In the last eight months, Lakshya Sen has won a bronze at the World Championships, won the Thomas Cup (the team World Championship in badminton), a second-place finish at the All England (one of the most prestigious badminton events), as well as the India Open Super 500 (the biggest event in India). All firsts for the 20-year-old.
On Monday, he won the men's singles gold at the Commonwealth Games after a resilient show against one of the most in-form players in Birmingham, Malaysia's Ng Tze Yong. He came from behind to beat Ng 19-21, 21-9, 21-16 in an intensely-fought final.
A CWG gold medal doesn't quite hold the same import as a Worlds championship medal, in both singles and team. In the grand scheme of things, the second and third place finishes on the Badminton World Tour shows more about a young and coming player than a CWG medal.
But winning gold at a multi-sport event for India, on debut to boot, is special in its own way. It puts a national spotlight on an athlete in a way that the BWF Tour and Thomas Cup won't. Only four Indian men have won a CWG gold - Prakash Padukone (1978), Syed Modi (1982), Parupalli Kashyap (2014) and now him.
As reduced as the Commonwealth field is, Malaysia (and a certain Lee Chong Wei) has almost always dominated the category. Even without the legend and the world No 5 Lee Zii Jia, it was not an easy medal in terms of sporting or other significance.
He was up against a very good player, who had already beaten the reigning World Championship gold and silver medallist - Loh Kean Yew and Kidambi Srikanth (twice) - en route the final. Sen himself had not lost a single match throughout the mixed team and singles campaign, beating Loh Kean Yew in the semis of the team event.
However, he was not picked for the final, the Indian team management going with the Kidambi Srikanth, the senior of the two. Srikanth lost to Ng and it proved decisive in that tie. A week later, Ng beat the former world No 1 again to set up the gold medal match with Sen. And to think he wasn't even the country's first choice, replacing Lee Jii Zia after the latter pulled out to focus on the World Championships.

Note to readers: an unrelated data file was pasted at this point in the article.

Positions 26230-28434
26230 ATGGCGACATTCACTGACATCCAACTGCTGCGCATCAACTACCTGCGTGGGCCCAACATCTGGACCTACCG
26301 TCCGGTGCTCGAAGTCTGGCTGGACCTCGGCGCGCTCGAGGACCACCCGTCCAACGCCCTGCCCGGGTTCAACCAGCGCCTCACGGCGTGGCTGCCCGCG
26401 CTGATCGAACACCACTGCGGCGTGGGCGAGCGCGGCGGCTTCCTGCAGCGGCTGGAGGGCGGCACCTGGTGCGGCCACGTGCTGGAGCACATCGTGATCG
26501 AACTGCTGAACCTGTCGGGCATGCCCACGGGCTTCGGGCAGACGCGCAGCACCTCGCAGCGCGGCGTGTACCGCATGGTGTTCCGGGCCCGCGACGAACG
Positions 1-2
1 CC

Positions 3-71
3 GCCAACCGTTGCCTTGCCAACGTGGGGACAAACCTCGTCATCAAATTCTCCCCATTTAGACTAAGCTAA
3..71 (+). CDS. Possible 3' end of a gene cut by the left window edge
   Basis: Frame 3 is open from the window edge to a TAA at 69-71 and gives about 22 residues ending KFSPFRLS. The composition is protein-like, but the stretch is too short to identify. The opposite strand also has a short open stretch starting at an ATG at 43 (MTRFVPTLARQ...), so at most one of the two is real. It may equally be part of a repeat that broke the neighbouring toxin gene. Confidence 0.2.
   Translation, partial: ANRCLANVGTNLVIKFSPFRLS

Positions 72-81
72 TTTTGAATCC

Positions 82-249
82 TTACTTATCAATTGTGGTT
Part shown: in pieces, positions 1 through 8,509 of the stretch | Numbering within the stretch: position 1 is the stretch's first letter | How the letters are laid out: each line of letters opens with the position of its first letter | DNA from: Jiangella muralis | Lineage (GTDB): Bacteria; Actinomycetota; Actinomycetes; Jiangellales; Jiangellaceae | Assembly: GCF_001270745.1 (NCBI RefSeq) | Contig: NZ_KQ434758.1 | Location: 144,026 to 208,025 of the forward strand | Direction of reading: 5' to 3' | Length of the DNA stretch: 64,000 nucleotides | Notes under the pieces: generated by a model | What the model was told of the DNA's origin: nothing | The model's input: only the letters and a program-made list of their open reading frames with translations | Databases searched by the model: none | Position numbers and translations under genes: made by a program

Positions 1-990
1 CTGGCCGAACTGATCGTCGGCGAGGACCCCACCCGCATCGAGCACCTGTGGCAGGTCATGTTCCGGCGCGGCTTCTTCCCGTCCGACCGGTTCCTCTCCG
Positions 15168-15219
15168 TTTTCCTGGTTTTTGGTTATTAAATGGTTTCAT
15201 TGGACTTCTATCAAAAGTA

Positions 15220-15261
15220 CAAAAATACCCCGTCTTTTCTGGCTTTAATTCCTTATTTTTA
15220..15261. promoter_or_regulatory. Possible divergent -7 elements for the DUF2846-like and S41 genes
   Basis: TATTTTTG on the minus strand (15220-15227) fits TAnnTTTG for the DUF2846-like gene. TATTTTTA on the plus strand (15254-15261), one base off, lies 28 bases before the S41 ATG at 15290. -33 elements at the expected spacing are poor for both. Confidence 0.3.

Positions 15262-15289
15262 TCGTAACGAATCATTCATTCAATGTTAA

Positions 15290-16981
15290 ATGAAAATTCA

The final between the two young in-form players was energetic and gruelling in equal measure. The Malaysian looked set as he took the early advantage despite Sen being in the game till 19 points. But that's when Sen levelled up one of his strongest attributes - a defence so swift that it's as good as attack.
Ng's own intensity dipped in the second game as the scoreline suggests but it was another tight battle in the decider, once again won by Sen's tenacity and refusal to not let the shuttle fall down. It was a geometric battle for points, all angles and lines to be carved out on court.
"I had to dig deep today," he said after the match. "I was a bit tense at the start, found my rhythm in the second and key my nerves in the last game."
On being asked what changed, he said, "I kept a good length at the other end, in the second game I got the lead and was in control and in the third game I kept the lead."
Not as simple as it sounds, but just maintaining the control and composure got him gold. From recovering an injury in the lead-up to the Games and indifferent form in the last he tournaments, he turned it around right on time.
This was Sen's first Commonwealth Games, but occasion has never really overawed him - he was on the podium in his first World Championship, All England Championship and Thomas Cup in the last year. He is a former junior world No 1 and has a silver at the Youth Olympics, and his transition to seniors has been only confident. The kind of players he has beat this year is proof: Olympic champion and world No 1 Viktor Axelsen, world champion Loh Kean Yew, top-five players Anders Antonsen, Anthony Ginting and Lee Zii Jia.
But he knows he can't celebrate just yet. Because winning the first medal has not been the issue for him. Next up though is his second World Championship, starting just two weeks after the Commonwealth Games. He has a bronze to defend, a reputation to maintain, as well as the winning momentum to take along. If he can carry on the determination with which he won CWG gold, his second world championship can be as memorable as his first.